The intersection of S. Alston Ave. and Angier Ave., looking northwest from ~the railroad tracks. The intersection of E. Main and S. Alston is in the background. Taken sometime in the 1950s.
As Angier Avenue follows the railroad tracks and the southeast-northwest ridgeline they sit upon (while E. Main St. tracks in a more easterly direction) the streetcars of the early 20th century followed this path as well - heading east on E. Main St. until reaching Alston Ave. At that point, they would turn south for a block before turning east again on Angier Avenue.
This area became small commercial nexus - at the turn of the line, and at the border between Edgemont and East Durham. On the southeast corner sat (and sits) the Branson Memorial Methodist Church while commercial enterprises occupied the other corners. 1201-1203 housed a Penders' Grocery in the early 20th century
This area faded along with the other neighborhood commercial areas. Ironically, the beginning of this commercial transformation is visible to the northeast - in the form of a new supermarket.
Today, although the church remains in good repair, commercial structures have disappeared from the western corners. Abandoned structures remain on the northwest corner.
Looking northeast from S. Alston and Angier, 2007.
Folks have been chomping at the bit to tear these buildings down. The city's RKG report - which I belatedly came to realize informs quite a bit of our decision-making - wholeheartedly endorses making these buildings go away. Frankly, I think right now the only reason they are still standing is that perhaps the city hoped the state would pay to get rid of them in widening Alston Ave.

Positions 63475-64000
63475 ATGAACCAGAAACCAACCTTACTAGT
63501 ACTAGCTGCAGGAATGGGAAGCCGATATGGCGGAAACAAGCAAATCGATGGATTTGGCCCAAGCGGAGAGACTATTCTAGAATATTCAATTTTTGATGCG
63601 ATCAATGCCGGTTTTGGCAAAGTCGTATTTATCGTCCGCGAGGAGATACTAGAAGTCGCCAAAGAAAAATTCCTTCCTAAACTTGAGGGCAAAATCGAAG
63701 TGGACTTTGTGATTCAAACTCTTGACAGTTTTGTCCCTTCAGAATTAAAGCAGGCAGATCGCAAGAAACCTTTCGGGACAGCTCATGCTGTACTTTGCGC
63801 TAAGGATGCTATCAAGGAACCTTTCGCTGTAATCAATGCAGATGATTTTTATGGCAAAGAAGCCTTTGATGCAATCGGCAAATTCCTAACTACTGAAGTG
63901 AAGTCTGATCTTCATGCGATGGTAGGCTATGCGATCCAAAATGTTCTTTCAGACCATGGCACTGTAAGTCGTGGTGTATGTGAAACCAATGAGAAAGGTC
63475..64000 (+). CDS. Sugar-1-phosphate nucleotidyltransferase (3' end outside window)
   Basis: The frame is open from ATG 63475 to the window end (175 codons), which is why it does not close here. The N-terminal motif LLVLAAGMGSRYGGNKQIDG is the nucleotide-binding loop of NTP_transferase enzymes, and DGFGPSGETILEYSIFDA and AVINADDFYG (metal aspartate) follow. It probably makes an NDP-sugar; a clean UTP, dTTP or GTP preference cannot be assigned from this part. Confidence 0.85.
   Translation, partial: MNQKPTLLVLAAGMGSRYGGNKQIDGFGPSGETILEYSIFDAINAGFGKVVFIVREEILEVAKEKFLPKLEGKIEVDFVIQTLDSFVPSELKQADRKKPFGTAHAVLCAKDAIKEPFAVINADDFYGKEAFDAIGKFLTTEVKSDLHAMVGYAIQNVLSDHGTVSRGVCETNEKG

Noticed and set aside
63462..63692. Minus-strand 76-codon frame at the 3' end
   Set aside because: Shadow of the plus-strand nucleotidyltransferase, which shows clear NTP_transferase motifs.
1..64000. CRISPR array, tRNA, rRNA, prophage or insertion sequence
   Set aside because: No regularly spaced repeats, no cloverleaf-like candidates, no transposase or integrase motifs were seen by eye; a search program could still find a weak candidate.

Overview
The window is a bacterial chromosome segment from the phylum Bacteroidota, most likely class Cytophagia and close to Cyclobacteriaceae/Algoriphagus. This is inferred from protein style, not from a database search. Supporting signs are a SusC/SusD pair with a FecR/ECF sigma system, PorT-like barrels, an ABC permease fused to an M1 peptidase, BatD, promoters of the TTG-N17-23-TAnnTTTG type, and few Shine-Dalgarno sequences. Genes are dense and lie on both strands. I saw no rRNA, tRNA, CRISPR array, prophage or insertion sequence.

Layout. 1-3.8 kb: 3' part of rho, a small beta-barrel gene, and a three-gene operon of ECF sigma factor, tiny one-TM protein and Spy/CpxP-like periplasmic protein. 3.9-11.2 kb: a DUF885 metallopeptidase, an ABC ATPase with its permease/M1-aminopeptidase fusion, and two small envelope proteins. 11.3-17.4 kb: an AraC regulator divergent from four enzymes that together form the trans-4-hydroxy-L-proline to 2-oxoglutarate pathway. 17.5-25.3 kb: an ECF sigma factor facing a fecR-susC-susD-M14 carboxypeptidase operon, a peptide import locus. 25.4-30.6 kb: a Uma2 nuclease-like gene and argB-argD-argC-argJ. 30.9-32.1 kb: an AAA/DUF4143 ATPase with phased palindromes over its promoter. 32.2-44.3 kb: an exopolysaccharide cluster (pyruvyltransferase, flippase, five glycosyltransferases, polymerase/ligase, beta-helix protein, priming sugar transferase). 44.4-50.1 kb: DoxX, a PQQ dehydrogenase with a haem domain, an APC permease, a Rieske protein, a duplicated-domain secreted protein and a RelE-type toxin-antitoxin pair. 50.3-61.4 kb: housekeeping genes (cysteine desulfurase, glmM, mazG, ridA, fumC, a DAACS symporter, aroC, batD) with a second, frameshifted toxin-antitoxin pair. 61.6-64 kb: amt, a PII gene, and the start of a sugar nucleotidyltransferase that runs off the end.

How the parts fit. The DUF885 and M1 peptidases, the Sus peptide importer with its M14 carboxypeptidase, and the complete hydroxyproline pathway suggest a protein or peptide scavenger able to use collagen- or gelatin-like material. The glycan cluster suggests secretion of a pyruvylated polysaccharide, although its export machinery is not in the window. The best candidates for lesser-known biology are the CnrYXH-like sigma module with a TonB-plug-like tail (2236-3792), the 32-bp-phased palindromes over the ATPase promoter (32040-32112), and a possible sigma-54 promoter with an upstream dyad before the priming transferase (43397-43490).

As you would expect, I think it's a mistake to get rid of these buildings. What I really can't understand sometimes in Durham is an odd pairing of mercantile boosterism with a complete lack of faith in the market to turn buildings like this around. Given the huge investments being made around this by HOPE VI (which is about to build several dozen single family homes 1-2 blocks to the west,) the city, and private developers, why would you believe that this needs to be destroyed? To my way of thinking, if you create stable neighborhoods and amenities around this, then people will want to live and work in this area. That's when people see these buildings as an opportunity.
That isn't to say they aren't a problem. The roof is collapsed on one of them, and they've been empty quite awhile. The owner that lives either out on Hollow Rock Rd. or in Trinity Park should be getting spanked with hefty fines for keeping them in this kind of condition. One would hope that would prod them to either 1) fix them up or 2) be appropriately motivated to sell them to someone who would.
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